I feel that the world of competitive Dota is in a great spot. At most premier tournaments, it’s difficult to call who’s going to win on Sunday, or even get to the finals. We’ll have one team win one weekend, and then proceed to be dramatically upset the next week. With top teams sometimes dropping out in quaterfinal stages, a concrete top-10 is difficult to be certain upon. Consequently, I wanted to take a different approach to ranking the best of the best in Dota 2.
A Tier List Within a Tier List
Rather than making the traditional approach, with a numerical ranking list, I’ve decided to adopt a tier list format. If you enjoy fighting games or the FGC in general, you’ll be familiar with this format when ranking characters.
The tier list is organized as follows:
S Tier: Teams that are extremely likely to reach grand finals or better.
Simply put, teams that are considered S Tier are the favorites to enter the event.
A Tier: Teams that are likely to reach semifinals.
This tier is essentially the “always the bridesmaid, never the bride” tier. Teams in this catergory are very close to breaking into S Tier; all they need is to consistently beat the teams that are keeping them from reaching the finals.
B Tier Teams that are likely to reach quarterfinals.
These are teams that consistently make it out of the group stage at a tournament, whether as the top seed or the second seed. However, they won’t make it much further than the quarterfinals.
C Tier: Teams that could possibly reach quarterfinals.
Similar to A Tier teams, these are squads that are on the edge of making it to the next level, but are still lacking something to push them over the edge.
D Tier: Teams that qualify for events, but do not reach quarterfinals.
With these teams, we’re near the cut off point for tier one professional Dota. These are the teams that just scrape by in regional qualifers. They can make it to the big stage of premier tournaments, but once they’re there, it’s unlikely that they’ll win big games.
The factors that determine placement are first and foremost form at offline tournaments. The larger the tournament, the more weight it has, and strength of oppositon matters greatly.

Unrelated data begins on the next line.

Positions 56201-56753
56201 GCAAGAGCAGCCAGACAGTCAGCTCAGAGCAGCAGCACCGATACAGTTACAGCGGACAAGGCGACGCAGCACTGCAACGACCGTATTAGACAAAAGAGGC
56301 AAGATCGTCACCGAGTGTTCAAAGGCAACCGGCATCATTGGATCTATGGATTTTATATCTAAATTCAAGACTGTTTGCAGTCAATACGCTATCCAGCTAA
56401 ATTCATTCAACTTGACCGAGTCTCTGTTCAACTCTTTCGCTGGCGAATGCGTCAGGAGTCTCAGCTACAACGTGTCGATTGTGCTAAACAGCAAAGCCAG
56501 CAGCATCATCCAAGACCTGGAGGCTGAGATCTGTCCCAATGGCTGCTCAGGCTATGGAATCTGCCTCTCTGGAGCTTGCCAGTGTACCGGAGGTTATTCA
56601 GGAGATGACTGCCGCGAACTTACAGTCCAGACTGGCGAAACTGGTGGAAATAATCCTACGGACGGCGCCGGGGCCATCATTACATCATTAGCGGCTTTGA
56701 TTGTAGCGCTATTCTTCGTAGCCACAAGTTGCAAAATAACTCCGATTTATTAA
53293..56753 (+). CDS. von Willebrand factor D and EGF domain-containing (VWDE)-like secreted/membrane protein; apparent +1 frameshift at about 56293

Tier List for February 2017
S Tier: Evil Geniuses and OG
If I had to pick either of these two teams as the best team in the world, it would be Evil Geniuses. The current iteration has been consistenly successful since their debut in September. Since then, they’ve proven that they’re just as good as any iteration under the leadership of Peter “ppd” Dager, and have crafted a new identity of their own. With the best overall placements out of any team on this list, and by winning the direct matchup with OG, they are currently the best team in the world.
OG has a great case for being the best team in the world. They have proven that they have what it takes against almost everyone in the world, they have added another major trophy to their legacy, and have some of the best players in the world carrying the Green Dream forward. However, it all boils down to the head-to-head matchup with Evil Geniuses, which favors the North American titans.
A Tier: Digital Chaos and Newbee
Moving on to the A Tier teams, we have Digital Chaos and Newbee. These two teams had a spectacular showing at ESL One Genting, going the distance in a best-of-five.
DC has really developed as a team since acquiring David “MoonMeander” Tan, and has performed up to standard over the past three months, specifically at the Boston Major and at Genting. DC would have been included in S Tier had it not been for their poor performance at DotaPit, which bumped them down a notch.
Without a doubt, Newbee is the best team in China in terms of international performance. Alongside the strong showing at Boston, they followed up in 7.00 with a stellar performance at ESL One Genting, forcing DC to the full five games. While they wouldn’t win the tournament, they still showed potential to reignite the drowsy Chinese scene.
B Tier: Virtus.pro, Ad Finem, Wings Gaming, Team NP
These four teams are those you can expect to make it out of the quarterfinals stage.
The point of contention for this group is obviously Virtus.pro. The CIS team has been hyped up time and time again leading up to big tournaments, yet they have yet to deliver. A promising performance at the Summit 6 was followed up by a disappointing finish at both Boston and Genting.